4. For younger classes: Ice-breakers like Betty Banana or Gus Grapes. Students go around the room and have to memorize each person’s name and “food”. By the end, we all know each other’s name.

Defining your “Deal-Breakers”: Just as Dr. Phil states, people must be cognizant of their own, personal deal-breakers. A common pitfall for newer teachers (and some established ones) is that they have not defined which aspects of classroom behavior they can put up with and which ones they cannot. For instance, one of my absolute rules is No Throwing. This many sound obvious, but if a teacher does not define this rule and mete out consequences when it is broken, students will end up throwing pencils, pens, drinks, paper, etc. all in the name of loaning supplies to their peers. Whenever I would see a pencil being thrown I would imagine the parents on A Christmas Story saying, “You’ll shoot your eye out, kid.” The worry over every potential pencil-tip eye-injury was too much stress for my already overloaded system, and so I created this deal-breaker. Stress – Gone.

So how do you determine your deal-breakers? Decide what aspects of behavior you absolutely will not tolerate, under any circumstances, and set these ground-rules the first day of class. It doesn’t matter if your students are 5, 15, or 50. People need boundaries and they aren’t mind-readers. Students won’t know what you want unless you TELL them. Of course, none of this telling works if you don’t have a consequence for each behavior – don’t forget to define these as well.

Planning to Win: We are teachers; we’ve already done our schooling so we shouldn’t have to study anymore, right? WRONG. This is a myth! As teachers, we owe it to our students to study, to learn, and to BE the example of the model student we want them to be. How can we encourage continual learning if we ourselves do not learn? How can we suggest daily writing if we do not write on a daily basis?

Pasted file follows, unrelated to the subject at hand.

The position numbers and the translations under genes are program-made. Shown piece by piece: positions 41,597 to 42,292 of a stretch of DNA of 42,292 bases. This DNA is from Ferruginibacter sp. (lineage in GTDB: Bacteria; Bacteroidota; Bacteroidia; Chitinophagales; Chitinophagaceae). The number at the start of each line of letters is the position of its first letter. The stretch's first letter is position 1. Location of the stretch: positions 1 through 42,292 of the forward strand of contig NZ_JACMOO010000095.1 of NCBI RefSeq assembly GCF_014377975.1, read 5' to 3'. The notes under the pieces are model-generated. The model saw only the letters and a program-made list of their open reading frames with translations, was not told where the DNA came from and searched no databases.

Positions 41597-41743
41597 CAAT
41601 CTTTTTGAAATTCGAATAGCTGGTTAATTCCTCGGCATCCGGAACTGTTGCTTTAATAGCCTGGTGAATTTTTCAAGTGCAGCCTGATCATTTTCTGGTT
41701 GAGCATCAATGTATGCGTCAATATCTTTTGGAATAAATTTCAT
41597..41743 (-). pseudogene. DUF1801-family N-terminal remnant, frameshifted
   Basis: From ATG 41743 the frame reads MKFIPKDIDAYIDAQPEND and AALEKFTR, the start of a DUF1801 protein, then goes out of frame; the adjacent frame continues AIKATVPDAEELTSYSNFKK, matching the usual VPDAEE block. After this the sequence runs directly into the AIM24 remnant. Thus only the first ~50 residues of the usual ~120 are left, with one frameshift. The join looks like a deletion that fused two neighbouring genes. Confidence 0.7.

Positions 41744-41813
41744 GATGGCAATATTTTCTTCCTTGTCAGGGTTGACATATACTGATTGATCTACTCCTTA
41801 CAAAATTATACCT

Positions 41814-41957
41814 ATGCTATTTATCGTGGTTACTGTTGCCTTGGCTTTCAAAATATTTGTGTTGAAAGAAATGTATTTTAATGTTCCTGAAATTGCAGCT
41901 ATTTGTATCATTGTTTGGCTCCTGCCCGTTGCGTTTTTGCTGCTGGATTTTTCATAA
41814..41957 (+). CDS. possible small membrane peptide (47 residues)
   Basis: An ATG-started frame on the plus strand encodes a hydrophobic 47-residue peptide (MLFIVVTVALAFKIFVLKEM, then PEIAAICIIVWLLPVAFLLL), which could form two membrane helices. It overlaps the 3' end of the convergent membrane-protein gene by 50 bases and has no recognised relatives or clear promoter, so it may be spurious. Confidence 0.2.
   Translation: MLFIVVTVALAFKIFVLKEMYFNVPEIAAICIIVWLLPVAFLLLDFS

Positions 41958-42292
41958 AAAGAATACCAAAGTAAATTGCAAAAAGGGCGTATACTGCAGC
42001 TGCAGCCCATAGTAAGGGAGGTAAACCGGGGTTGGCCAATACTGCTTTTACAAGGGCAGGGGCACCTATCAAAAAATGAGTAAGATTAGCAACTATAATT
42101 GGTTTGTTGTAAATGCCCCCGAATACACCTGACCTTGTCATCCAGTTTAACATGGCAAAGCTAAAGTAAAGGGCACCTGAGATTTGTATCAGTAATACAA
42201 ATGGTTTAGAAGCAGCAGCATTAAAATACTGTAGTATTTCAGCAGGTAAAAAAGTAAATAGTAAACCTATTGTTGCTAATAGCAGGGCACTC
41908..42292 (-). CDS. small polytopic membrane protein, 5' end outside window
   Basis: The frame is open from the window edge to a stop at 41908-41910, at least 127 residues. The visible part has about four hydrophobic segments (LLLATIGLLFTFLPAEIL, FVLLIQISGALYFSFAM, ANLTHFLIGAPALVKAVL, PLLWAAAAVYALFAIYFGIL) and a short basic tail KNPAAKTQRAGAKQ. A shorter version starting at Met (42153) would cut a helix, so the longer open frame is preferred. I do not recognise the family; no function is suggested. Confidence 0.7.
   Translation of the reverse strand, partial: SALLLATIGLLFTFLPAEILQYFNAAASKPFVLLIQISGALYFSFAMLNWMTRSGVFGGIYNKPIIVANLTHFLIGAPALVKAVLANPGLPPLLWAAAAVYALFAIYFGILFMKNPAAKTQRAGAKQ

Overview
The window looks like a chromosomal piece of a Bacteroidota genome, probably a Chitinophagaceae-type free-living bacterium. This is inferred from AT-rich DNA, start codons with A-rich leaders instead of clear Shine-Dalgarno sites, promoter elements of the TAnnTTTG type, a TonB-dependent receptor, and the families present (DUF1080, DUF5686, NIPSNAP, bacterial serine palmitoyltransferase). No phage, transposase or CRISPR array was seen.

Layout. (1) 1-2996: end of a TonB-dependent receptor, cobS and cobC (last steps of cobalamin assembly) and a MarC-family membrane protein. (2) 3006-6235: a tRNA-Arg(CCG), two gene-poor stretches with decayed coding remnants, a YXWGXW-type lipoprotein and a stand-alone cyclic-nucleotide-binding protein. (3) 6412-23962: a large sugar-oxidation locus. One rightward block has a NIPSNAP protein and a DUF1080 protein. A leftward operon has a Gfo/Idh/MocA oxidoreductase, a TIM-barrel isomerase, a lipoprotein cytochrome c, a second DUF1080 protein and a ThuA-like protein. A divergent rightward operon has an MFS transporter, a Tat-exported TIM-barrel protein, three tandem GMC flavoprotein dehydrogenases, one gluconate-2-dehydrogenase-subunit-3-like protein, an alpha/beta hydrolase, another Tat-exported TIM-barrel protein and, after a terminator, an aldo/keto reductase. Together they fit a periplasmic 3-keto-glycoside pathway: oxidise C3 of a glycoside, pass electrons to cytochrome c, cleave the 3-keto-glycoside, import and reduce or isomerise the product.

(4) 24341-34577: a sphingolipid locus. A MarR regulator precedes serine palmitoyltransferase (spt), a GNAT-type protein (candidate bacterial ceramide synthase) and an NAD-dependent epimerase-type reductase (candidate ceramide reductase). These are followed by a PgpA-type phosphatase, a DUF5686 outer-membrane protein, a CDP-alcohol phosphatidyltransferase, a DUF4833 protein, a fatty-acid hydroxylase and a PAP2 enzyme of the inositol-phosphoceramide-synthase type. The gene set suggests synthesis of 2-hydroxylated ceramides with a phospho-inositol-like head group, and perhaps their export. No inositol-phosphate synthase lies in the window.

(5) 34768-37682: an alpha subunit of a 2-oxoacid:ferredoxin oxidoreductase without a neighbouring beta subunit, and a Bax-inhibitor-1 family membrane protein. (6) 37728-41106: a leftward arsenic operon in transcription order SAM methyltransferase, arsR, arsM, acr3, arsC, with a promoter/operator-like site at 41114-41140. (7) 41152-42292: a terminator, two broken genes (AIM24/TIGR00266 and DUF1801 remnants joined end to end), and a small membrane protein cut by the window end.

Also, a teacher must constantly build his/her ethos with students: try not preparing for an AP class and see how your students feel about you. Their respect for you will go out the window, and you will spend a semester trying to prove to them that you know your stuff. So my suggestion for all teachers is to plan on studying and learning. Read the texts with the students. Write with the students. Teachers who discover right along with their students create magic in the classroom – no longer is there a “master of all knowledge (teacher) and a “receiver of knowledge” (students).  In a true discourse community, students and teachers learn together. Want to create “Chemistry” in your room? This is perhaps the most important key. (For more about chemistry, read my blog post on the topic.)

New Teachers and Planning: New teachers have it rough. It is ALL new, from the students to the prep to the place of employment. I would pencil in study time and simply plan for it. Also, although this might seem awkward, lecture notes help sometimes for new teachers. You don’t have to remember EVERYTHING, (hard to believe, eh?) and sometimes a little study-aid is the perfect stress-reliever. My first year of teaching, I spent hours typing study notes to my units (American Lit was my first prep) and although it took some hard work, I was prepared for my lessons. A prepared teacher can be fluid and vibrant and passionate; an ill-prepared teacher will flounder and hesitate, and this translates to the students. If YOU don’t get it, they certainly won’t.